KINGSTONE – Tall, imperious and imposing, especially on horseback, Captain Norval Sinclair Marley roamed the plantations of Jamaica bedding many of the teenage daughters of the estate workers he was supposed to oversee.
According to local gossip, he seems to have been a British naval captain who came from Essex and had once served in India, but he ended up working for the British colonial service in the Jamaican backwoods in the 40s.
By then, Marley was at least 50 years old, yet his brief liaisons resulted in a number of children. And one of his lovers was 18-year-old gospel singer Cedella Booker.
Their son, Robert Nesta Marley, was born in 1945 and spent his formative years living in considerable poverty in the slums of Jamaica.
He might have lived out his life in utter obscurity were it not for his musical talent which would propel him to super-stardom as Bob Marley, the King of Reggae, one of the biggest record industry earners of all time. Today, more than 30 years after his death, his estate is worth an incredible $1 billion.
The extraordinary story of how the dreadlocked musician rose from such obscurity to become one of the demi-gods of popular music from the 70sto the present day is the subject of a fascinating new documentary film which, for the first time, spells out the truth about his ancestry.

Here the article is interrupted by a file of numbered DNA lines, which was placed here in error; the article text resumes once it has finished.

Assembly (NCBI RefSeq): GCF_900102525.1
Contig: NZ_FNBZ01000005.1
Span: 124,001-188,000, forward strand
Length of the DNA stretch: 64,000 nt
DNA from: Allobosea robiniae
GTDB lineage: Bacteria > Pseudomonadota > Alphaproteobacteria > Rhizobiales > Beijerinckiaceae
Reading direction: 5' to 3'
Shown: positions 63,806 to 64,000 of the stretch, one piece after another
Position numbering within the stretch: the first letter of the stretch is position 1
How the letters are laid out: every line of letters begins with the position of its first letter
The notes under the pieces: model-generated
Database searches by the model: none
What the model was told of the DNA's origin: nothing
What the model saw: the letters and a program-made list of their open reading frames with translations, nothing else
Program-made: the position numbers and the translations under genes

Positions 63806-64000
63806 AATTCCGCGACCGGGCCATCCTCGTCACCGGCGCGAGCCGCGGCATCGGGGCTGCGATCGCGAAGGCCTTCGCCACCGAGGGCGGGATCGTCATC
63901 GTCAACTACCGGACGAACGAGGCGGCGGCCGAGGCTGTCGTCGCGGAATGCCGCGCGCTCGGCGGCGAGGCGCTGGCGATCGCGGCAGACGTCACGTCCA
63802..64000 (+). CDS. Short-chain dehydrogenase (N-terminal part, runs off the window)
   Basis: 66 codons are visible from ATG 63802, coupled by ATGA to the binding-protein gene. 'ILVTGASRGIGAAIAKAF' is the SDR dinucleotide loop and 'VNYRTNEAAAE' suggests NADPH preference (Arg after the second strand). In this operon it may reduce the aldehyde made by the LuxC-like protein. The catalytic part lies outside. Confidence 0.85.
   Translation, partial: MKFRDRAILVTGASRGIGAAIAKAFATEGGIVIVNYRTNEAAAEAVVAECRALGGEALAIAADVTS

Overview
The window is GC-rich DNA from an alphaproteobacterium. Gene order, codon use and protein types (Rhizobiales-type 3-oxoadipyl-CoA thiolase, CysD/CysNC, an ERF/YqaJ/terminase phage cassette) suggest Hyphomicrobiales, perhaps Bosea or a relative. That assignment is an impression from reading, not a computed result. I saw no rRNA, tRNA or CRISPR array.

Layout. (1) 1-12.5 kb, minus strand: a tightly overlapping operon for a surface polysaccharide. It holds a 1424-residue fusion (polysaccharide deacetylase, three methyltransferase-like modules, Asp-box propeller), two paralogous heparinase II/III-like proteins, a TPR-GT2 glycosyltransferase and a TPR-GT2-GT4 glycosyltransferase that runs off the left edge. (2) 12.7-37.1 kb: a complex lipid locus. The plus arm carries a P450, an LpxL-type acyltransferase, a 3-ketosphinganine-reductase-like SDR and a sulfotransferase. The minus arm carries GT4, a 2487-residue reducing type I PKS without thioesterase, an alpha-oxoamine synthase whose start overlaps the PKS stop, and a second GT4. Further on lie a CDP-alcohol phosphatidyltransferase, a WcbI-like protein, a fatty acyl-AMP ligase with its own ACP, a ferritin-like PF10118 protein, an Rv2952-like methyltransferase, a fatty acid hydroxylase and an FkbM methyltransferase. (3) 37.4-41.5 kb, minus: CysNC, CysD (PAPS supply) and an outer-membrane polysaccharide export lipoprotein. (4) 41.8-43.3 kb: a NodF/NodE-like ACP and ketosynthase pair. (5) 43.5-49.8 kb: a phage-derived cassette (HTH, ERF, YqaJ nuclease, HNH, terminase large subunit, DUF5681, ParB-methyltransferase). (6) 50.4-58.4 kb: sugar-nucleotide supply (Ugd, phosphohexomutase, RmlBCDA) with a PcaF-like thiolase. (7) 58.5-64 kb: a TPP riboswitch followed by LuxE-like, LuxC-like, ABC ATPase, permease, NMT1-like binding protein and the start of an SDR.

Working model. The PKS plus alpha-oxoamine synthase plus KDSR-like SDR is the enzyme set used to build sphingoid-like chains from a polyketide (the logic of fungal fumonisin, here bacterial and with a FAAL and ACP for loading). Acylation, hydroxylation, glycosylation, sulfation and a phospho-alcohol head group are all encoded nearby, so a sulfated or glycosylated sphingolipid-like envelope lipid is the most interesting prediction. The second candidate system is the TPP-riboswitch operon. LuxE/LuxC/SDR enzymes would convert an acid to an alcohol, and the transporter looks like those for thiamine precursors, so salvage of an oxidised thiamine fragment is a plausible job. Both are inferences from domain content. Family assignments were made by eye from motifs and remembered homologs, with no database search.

When he was growing up, Marley looked so different from his black family that he was often known as “the German”, because in contrast to them he looked somewhat European. Feeling an outsider in both the black and white communities, his isolation became the driving force behind his will to succeed.
Now, for the first time, filmmaker Kevin Macdonald has put a face to Marley’s philandering father.
He can be seen in a photograph out in the fields, on horseback as usual, ready to throw his weight around with the workers.